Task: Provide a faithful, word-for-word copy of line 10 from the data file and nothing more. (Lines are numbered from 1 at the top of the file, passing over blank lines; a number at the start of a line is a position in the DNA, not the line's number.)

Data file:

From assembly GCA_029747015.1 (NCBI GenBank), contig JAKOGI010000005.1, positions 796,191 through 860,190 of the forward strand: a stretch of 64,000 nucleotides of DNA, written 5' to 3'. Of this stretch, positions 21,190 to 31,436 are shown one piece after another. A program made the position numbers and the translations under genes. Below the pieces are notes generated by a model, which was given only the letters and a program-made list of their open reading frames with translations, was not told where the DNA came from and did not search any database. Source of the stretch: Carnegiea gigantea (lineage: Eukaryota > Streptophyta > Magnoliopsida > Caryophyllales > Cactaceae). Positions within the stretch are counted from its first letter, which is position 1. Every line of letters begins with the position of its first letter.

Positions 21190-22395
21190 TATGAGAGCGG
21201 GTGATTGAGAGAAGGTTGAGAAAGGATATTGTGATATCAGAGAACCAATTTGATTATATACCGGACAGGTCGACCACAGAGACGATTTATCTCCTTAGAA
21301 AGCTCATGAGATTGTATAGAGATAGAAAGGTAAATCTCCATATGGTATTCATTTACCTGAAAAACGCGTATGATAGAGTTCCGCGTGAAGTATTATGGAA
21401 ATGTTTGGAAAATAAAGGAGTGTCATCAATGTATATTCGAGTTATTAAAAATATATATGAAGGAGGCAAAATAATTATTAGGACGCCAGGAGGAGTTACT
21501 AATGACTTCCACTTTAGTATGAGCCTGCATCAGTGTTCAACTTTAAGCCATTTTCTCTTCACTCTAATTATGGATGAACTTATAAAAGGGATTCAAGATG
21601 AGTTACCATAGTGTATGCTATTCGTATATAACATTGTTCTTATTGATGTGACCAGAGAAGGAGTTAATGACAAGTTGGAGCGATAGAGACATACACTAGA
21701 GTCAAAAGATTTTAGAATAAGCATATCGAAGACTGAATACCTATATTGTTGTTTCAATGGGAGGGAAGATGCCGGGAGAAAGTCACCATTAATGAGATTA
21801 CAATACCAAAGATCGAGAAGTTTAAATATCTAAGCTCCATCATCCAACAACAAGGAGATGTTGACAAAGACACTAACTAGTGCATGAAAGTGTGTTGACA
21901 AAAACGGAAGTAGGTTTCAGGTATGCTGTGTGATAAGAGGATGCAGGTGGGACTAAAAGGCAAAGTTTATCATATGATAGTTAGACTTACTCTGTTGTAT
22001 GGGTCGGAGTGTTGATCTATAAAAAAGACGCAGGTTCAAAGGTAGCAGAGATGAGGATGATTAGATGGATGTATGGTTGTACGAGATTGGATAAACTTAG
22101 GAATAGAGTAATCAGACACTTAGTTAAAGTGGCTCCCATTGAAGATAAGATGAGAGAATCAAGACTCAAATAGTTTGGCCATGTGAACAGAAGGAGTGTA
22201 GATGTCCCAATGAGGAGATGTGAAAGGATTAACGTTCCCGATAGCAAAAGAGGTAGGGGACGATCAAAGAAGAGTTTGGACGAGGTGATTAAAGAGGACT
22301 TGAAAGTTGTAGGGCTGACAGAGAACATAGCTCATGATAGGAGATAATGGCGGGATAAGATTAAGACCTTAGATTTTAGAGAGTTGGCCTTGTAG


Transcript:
21801 CAATACCAAAGATCGAGAAGTTTAAATATCTAAGCTCCATCATCCAACAACAAGGAGATGTTGACAAAGACACTAACTAGTGCATGAAAGTGTGTTGACA